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The uvea is the pigmented middle layer of the three concentric layers that make up the eye. The words comes from the Latin word for grape, and it is thought the name is given because, when dissected from the eye, the uvea looks like a wrinkled, purple grape skin. The uvea has three main parts: the iris, ciliary body and choroid.
The iris is the most visible part of the uvea. It is the uniquely pigmented part of the eye that gives it color. If the iris is brown, a person is said to have brown eyes, for example. The iris expands and contracts around the pupil to control the amount of light being admitted into the eye.
The ciliary body is the structure in the eye that releases a transparent liquid (aqueous humor) within the eye, that helps keep the eyeball free of debris. The ciliary body of the uvea has the ciliary muscle, which changes the shape of the lens as the eyes focus on an object. The choroid is the layer of blood vessels and connective tissue between the sclera (white of the eye) and retina. It supplies nutrients and oxygen to the inner parts of the eye. The uvea as a body also improves the contrast of the retinal image by reducing reflected light inside the eye.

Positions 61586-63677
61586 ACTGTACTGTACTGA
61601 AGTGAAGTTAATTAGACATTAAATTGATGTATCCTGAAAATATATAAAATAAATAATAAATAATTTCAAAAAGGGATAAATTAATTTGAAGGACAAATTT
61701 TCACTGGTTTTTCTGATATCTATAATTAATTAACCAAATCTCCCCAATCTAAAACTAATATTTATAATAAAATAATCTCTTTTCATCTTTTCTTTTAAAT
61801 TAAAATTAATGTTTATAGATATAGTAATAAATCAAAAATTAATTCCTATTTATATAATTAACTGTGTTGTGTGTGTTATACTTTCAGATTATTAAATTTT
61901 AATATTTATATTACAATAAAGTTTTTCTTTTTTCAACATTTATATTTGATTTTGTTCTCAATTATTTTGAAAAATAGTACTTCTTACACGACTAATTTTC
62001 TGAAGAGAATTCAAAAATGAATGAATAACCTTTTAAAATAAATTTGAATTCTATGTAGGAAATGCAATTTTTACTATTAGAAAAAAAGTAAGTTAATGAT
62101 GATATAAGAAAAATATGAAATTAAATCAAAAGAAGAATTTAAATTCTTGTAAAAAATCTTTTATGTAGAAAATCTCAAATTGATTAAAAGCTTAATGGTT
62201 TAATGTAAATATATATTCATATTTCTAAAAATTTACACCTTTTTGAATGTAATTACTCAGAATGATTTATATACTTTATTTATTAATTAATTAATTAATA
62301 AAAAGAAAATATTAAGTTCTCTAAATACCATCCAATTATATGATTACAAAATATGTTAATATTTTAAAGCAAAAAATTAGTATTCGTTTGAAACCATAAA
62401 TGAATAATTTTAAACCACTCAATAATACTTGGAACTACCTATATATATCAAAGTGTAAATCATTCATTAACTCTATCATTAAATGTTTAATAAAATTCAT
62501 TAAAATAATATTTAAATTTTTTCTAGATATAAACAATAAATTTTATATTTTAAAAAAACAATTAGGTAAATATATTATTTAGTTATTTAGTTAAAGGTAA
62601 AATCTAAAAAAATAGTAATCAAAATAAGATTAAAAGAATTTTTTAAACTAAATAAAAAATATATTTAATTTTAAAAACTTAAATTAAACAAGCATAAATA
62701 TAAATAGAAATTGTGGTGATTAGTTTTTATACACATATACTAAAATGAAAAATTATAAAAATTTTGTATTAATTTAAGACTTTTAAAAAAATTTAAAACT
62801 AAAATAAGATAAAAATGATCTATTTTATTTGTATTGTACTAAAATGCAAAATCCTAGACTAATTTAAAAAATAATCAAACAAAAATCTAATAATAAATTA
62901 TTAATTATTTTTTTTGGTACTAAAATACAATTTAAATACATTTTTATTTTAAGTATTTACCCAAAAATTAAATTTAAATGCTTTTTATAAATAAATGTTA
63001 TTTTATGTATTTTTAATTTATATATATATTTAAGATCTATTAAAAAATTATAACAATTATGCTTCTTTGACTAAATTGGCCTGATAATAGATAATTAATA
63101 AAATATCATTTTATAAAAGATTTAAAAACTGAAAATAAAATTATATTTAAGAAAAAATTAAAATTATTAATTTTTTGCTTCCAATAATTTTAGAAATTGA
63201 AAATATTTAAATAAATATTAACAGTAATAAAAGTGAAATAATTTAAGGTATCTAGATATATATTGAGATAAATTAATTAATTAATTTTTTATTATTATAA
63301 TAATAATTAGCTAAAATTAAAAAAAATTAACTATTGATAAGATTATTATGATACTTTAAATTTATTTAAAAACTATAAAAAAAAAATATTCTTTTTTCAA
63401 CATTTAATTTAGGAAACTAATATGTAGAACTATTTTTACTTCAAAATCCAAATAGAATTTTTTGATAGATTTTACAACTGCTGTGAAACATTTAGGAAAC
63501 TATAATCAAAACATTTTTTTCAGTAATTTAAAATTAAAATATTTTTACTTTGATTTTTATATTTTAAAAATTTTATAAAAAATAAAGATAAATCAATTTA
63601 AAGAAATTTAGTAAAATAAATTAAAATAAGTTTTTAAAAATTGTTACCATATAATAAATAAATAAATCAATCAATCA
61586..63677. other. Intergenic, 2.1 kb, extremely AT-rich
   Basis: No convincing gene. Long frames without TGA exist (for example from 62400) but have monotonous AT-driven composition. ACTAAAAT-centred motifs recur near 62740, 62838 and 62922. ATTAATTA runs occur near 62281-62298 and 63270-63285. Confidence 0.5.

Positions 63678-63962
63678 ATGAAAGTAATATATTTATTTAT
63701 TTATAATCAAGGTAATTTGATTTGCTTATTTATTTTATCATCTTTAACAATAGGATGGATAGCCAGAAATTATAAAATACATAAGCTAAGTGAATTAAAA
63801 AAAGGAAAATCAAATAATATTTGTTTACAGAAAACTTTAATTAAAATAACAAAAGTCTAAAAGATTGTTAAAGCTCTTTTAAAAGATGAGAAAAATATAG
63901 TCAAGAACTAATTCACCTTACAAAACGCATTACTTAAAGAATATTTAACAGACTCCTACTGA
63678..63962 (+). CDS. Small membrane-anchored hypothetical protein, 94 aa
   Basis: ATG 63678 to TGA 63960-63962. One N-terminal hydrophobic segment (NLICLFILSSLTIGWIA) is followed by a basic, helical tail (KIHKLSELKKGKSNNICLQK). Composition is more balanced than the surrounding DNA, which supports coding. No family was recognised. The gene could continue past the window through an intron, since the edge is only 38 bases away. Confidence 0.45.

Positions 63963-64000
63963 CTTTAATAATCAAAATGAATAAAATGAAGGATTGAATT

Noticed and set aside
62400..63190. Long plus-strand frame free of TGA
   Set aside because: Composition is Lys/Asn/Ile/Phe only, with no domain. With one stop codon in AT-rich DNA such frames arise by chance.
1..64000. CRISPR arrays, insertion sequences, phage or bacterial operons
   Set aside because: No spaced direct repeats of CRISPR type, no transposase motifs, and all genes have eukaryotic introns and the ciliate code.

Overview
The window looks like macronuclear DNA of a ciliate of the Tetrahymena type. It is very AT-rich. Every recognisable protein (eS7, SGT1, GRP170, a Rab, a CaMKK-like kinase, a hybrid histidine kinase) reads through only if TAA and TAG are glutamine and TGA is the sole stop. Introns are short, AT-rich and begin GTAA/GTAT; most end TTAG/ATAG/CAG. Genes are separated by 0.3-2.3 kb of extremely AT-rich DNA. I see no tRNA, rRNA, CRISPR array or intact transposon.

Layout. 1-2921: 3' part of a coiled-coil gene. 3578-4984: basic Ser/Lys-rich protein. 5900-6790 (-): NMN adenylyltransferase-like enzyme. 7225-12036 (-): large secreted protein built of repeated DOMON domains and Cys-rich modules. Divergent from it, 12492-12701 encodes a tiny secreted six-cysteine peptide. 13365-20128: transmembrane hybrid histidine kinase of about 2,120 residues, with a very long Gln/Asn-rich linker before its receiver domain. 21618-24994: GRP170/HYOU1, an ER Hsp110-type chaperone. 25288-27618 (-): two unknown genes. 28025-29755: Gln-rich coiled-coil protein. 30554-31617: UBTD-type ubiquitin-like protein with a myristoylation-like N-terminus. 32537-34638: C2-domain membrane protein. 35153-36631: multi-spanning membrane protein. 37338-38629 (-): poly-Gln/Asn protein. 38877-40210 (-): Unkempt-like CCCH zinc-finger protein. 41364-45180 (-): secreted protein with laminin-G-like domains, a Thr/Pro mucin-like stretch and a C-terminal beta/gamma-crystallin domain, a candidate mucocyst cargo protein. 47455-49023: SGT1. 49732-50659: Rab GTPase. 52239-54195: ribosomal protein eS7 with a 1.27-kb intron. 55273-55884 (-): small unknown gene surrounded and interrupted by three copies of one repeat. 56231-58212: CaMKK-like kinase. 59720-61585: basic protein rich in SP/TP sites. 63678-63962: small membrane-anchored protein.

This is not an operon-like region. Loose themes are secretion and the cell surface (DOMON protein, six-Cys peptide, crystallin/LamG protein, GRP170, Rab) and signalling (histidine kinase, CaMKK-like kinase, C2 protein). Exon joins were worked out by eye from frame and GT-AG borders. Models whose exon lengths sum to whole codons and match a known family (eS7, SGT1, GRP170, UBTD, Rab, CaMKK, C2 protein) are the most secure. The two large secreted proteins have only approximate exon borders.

The eye as a whole is sensitive to irritation and can become easily inflamed. Uveitis is an inflammation of the uvea and can hinder sight significantly. There are many causes of uveitis, including syphillis and toxoplasmosis. It should be treated as soon as possible, so the person will not lose his or her sight. When treated promptly, the prognosis is usually good and the recovery uneventful. Prednisone drops are the treatment of choice for uncomplicated uveitis. If inflammation is suspected due to infection, a course of antibiotic drops may also be prescribed.
The uvea is a complex structure, critical to proper eye function. Anyone suffering inflammation or pain in the eye should always seek medical treatment for the condition. He or she might not have uveitis, but keeping the uvea healthy is a key to maintaining good eyesight.